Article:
With a full signal, we experienced stellar call quality while speaking to a landline user. However, calls made to T-Mobile and Verizon Wireless networks were crisp on our end, but both callers had minor complaints. One said we sounded a bit like a robot, and the other complained about background noise while we stood on our usual testing spot: a New York City street corner. Since call quality can be a subjective measurement and is more often determined by the wireless carriers and other caller's signals, we're putting more weight on our landline calls.
We were able to go 1.5 days with heavy e-mail usage, talking, and streaming media over Bluetooth before having to recharge the phone. That means the phone is a good choice to bring along on a weekend trip without having to worry about leaving the charger behind. Rated talk time is up to 10.5 hours, which we'll be putting to the test to update this review.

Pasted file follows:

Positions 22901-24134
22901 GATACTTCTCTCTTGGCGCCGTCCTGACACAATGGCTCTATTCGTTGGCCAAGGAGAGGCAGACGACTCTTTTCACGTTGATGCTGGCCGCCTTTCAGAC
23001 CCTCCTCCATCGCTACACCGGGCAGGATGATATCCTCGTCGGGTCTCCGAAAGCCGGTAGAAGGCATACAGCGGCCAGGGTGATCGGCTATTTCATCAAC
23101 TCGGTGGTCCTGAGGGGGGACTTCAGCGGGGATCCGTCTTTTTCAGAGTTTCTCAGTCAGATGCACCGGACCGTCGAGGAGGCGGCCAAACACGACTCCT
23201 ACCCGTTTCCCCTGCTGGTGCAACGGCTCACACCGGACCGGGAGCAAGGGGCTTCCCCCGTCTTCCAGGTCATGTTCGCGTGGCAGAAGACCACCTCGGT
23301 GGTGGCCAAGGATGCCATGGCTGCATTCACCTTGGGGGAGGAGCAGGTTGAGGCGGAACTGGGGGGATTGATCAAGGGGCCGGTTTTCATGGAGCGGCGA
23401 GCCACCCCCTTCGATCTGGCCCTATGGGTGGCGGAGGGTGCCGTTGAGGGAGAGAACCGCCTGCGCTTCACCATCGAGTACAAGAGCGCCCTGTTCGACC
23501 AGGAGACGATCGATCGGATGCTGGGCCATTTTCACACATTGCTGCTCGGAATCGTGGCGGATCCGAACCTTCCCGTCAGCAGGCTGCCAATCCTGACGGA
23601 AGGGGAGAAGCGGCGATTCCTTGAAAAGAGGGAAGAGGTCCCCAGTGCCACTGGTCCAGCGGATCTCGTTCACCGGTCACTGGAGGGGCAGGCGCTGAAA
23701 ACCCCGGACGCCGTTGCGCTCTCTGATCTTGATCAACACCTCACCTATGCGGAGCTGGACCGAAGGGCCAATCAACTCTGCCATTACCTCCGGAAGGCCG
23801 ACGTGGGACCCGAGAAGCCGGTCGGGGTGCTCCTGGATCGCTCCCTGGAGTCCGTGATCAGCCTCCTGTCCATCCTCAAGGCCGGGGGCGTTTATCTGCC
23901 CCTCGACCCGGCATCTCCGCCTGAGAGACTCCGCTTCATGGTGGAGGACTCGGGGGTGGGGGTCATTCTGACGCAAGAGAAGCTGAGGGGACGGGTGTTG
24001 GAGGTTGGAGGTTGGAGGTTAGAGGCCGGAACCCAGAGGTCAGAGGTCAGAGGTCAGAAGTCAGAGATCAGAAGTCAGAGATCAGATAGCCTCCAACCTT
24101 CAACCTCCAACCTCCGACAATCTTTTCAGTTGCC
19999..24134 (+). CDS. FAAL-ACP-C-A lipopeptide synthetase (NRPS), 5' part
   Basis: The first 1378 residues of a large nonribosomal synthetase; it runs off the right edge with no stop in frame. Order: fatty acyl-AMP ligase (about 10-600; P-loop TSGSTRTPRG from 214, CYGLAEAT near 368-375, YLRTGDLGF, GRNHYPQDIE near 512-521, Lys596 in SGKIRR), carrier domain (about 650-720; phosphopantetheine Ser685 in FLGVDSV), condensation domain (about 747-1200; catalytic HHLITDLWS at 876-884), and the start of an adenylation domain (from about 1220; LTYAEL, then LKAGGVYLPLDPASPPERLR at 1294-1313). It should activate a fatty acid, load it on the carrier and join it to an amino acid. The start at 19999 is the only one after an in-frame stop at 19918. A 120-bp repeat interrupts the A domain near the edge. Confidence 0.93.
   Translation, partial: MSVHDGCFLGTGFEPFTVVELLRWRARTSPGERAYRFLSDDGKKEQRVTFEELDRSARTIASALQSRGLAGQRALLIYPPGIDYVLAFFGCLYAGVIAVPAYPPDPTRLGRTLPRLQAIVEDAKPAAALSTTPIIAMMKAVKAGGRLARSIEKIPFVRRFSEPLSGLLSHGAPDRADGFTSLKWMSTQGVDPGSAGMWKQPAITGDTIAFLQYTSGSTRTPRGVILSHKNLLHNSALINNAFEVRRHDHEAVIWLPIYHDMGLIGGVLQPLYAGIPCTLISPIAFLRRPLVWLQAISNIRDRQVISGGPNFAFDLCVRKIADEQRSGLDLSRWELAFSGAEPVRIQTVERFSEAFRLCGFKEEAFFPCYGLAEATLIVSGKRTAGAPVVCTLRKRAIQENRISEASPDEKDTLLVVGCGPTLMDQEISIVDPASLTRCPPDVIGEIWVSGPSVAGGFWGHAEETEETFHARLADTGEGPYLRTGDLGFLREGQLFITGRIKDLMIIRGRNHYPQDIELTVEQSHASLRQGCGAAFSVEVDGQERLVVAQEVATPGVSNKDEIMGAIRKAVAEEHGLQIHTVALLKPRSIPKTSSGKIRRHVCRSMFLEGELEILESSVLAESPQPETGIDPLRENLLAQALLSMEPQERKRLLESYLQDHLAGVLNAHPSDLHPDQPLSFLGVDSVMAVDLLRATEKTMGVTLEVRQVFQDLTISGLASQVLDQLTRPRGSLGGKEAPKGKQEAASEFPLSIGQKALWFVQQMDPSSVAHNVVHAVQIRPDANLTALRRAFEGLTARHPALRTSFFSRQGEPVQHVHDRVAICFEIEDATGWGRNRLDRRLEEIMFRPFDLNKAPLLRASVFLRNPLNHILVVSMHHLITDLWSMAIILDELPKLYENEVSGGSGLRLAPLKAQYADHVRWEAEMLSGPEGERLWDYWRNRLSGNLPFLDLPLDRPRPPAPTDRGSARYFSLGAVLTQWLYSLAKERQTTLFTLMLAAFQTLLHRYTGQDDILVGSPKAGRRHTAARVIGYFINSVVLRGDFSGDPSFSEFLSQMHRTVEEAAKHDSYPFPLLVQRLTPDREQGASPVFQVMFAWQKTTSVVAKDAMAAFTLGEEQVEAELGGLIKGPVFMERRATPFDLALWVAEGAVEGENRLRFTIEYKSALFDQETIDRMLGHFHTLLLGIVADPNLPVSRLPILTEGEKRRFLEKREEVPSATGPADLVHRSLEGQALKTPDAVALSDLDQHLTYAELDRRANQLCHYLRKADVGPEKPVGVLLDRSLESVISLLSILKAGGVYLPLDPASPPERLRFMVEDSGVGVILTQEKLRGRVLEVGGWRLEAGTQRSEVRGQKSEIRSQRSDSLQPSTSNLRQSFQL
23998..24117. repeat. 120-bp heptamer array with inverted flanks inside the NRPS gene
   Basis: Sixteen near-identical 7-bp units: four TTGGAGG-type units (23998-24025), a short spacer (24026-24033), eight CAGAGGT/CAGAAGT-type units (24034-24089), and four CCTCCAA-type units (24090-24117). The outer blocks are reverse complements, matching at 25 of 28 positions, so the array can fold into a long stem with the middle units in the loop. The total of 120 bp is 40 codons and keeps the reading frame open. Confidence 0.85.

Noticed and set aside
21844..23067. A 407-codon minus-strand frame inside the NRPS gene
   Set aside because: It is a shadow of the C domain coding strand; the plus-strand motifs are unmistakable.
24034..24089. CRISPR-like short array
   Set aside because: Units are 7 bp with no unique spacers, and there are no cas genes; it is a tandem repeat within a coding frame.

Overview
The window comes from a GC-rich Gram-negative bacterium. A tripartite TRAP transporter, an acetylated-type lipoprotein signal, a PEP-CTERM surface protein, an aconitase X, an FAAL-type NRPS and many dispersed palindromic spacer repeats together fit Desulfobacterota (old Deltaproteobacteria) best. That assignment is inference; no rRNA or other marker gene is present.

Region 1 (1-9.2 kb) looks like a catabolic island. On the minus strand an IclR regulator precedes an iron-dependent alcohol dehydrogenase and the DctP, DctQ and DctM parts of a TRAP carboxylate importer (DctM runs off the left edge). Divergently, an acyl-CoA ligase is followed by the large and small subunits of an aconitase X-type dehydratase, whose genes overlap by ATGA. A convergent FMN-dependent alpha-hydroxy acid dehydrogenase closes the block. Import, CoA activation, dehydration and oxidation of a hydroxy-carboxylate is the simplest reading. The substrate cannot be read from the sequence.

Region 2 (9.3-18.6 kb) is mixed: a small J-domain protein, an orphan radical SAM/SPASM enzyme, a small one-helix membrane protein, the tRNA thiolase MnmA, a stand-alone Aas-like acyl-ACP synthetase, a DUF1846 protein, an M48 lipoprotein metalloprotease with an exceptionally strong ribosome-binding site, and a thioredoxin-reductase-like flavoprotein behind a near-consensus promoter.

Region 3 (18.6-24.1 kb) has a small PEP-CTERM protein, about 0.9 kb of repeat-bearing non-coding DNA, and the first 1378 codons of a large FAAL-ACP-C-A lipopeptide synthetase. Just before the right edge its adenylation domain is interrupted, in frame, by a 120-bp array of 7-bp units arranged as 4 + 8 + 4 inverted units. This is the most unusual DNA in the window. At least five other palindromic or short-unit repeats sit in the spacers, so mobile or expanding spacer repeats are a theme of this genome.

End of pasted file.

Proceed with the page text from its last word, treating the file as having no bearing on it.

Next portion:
Nokia made a unique choice to create a device that further blurs the line between work-centric devices such as BlackBerrys and fun devices like multimedia-packed flip phones. We love that the E71 lets you switch between work and play, but we bet users will likely stick with one profile most of the time. Its satisfactory music player and solid browser make the E71 a great tool for entertainment on the road, and perfect for finding information at high 3.5G speeds on the go. It's an expensive purchase at nearly $500, but with quad-band world roaming freedom and no contract, this smart phone is a good value for anyone who doesn't want to be tied to a single carrier.
|Form Factor||Candy Bar|
|Operating System||Symbian OS|
|Internal Memory||110MB internal|
|Memory Expansion Type||microSD Card|
|Display (main)||2.4 inches (320 x 240 pixels, 16 million colors)|
|Bluetooth Type||Bluetooth Stereo|
|Camera Resolution||3.2 MP|
|Talk / Standby Time||GSM up to 10.5 hours/up to 17 days|
|Size||4.5 x 2.2 x 0.4 inches|